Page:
Islamic State suicide team assaults military hospital in Kabul

A team of five Islamic State suicide fighters assaulted a military hospital in the Afghan capital yesterday. The number of reported casualties has steadily climbed, with dozens killed and many more wounded.

The United Nations mission issued a statement condemning the attack. The UN explained that the Sardar Mohammad Daud Khan Hospital in Kabul is “the largest military medical facility in Afghanistan” and “treats sick and wounded members of the armed forces and their family members.”

“This egregious and morally reprehensible attack targeted people at their most vulnerable, while they were receiving treatment in the hospital, and also targeted the medical staff caring for them,” Pernille Kardel, the acting head of the UN Assistance Mission in Afghanistan (UNAMA), was quoted as saying in the UN’s press release. Kardel added that the massacre “amounts to an atrocity, and the perpetrators must be held accountable.”

The Islamic State’s Amaq News Agency quickly claimed responsibility, posting pictures of the terrorists responsible and also a statement. Separately, the so-called caliphate’s Khorasan province released an image of the jihadis. The photo can be seen above.

The operation began when a suicide bomber drove a vehicle-borne improvised explosive device (VBIED) into an entrance in the rear of the hospital. Four others, wearing explosive vests, then rushed in. Both Amaq and the UN report that the jihadis were dressed as hospital staff, a move that was undoubtedly intended to sow confusion among the patients, doctors and nurses.

The Islamic State describes its terrorists as inghimasis, who are well-trained guerrilla fighters prepared to die in battle. They are different from traditional suicide bombers in that they don’t detonate their explosive belts at the outset of the fight, but instead first battle their enemies with light arms or other weapons. They “immerse” themselves in the battle before killing themselves.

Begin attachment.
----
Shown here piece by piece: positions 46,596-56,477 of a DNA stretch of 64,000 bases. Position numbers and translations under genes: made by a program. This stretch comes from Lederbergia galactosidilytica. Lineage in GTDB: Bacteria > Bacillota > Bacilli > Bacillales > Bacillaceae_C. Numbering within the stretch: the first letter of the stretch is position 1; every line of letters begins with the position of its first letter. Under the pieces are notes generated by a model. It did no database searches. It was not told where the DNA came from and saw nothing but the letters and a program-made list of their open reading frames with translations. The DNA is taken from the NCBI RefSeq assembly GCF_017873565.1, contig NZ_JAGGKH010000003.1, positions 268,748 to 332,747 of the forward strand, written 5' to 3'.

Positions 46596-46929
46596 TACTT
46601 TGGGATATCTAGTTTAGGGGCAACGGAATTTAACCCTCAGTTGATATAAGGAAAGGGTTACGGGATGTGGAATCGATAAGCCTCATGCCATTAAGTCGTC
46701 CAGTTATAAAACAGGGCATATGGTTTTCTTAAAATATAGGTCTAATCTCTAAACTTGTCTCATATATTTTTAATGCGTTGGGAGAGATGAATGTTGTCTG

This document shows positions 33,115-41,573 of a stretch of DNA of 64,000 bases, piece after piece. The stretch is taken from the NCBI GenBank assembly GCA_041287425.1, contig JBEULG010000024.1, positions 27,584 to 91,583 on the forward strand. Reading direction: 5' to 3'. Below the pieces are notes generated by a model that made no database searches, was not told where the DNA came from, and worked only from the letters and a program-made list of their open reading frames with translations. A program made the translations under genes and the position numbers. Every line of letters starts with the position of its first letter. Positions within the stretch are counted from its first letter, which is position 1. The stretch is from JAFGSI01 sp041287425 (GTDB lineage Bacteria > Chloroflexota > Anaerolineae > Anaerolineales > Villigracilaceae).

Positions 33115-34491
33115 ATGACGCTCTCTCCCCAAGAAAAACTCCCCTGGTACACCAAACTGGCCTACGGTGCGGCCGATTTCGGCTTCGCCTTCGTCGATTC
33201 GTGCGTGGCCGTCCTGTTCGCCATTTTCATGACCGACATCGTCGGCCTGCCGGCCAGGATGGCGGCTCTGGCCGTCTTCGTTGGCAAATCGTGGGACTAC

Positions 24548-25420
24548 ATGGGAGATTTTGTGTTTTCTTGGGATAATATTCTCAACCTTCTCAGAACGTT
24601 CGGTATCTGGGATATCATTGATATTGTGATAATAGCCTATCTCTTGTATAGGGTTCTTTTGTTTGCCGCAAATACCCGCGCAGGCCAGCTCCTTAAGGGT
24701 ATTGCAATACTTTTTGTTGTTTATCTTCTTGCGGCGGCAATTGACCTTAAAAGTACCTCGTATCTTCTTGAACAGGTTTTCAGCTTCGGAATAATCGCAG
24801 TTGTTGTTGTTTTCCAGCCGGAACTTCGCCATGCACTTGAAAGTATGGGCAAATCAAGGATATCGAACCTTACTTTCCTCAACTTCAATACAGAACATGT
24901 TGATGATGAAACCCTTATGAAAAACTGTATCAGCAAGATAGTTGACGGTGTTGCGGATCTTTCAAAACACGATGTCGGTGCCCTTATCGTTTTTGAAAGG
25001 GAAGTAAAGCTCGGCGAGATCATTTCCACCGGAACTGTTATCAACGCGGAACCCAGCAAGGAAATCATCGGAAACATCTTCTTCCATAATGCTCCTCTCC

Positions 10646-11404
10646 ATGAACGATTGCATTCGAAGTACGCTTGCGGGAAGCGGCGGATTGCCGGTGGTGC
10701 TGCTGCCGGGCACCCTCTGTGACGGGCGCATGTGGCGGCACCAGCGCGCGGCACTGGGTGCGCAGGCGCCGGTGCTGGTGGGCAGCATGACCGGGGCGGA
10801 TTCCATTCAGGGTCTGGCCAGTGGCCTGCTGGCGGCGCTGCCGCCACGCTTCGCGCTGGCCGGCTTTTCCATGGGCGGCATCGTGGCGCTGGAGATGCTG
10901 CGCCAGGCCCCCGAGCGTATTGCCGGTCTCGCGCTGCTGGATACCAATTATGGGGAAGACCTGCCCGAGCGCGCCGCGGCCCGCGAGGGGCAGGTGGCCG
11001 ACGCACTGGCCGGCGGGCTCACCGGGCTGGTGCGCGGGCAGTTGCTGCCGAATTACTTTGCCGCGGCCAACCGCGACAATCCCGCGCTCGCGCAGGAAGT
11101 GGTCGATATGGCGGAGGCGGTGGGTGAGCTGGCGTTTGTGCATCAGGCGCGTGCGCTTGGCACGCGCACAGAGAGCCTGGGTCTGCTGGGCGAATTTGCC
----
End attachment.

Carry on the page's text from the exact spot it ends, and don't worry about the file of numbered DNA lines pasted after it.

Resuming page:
This is how the raid was conducted in Kabul, as the Islamic State’s inghimasis reportedly engaged in a lengthy firefight, using AK-47s and grenades, before Afghan security forces finally pinned them down. Only then did they detonate their suicide vests.

As FDD’s Long War Journal has reported in the past, both the Islamic State and al Qaeda use inghimasi fighters in their operations.

In January 2016, the Islamic State’s Khorasan province claimed responsibility for an inghimasi assault on the Pakistani consulate in Jalalabad. Seven members of Afghan security forces were reportedly killed. Jalalabad is the capital of Nangarhar province, where the Islamic State’s branch in Afghanistan is based. [See FDD’s Long War Journal, Islamic State ‘province’ claims attack on Pakistani consulate in Jalalabad.]

Al Qaeda uses inghimasis as well. A team of al Qaeda suicide terrorists were used in the battle for Aleppo last year. Another group of inghimasis raided the Syrian regime’s military intelligence buildings in Homs earlier this month. The jihadists killed Bashar al Assad’s intelligence chief in Homs after fighting through security and infiltrating his office building. [See FDD’s Long War Journal report, Syrian military intelligence official killed in suicide assault in Homs.]

Amaq News claims that upwards of 400 people were killed or wounded at the military hospital in Kabul. This is likely an exaggeration. Still, according to the UN, the “number of civilian casualties is reportedly high.”

Thomas Joscelyn is a Senior Fellow at the Foundation for Defense of Democracies and the Senior Editor for FDD's Long War Journal.

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  • Very sad to read this. When I was there is 2009-10 doing counter-narcotics work out of Herat for the UN, my team leader and I used to go there to get our VA meds refilled. Always had a great experience there, and we were always treated with respect and dignity as combat veterans. It seems, to me, that there was no excuse for this event to have occurred. I have to wonder if there was some “inside” involvement.

  • Curly says:

    It must be that the ISIS fighters do not trust their God. The reason that I say that is that every time they attack they cover their face so that they cannot be identified. I guess that I cannot blame them though because they only succeed at first and start failing later. It must be that their God is not happy with what they are doing.

  • Timothy says:

    Where were the UN when coalition air force bombed hospitals in Damascus, Mosul, Tripoli, Raqqa. Hypcrites!

  • Shamrock says:



Islamic state



Al shabaab

Boko Haram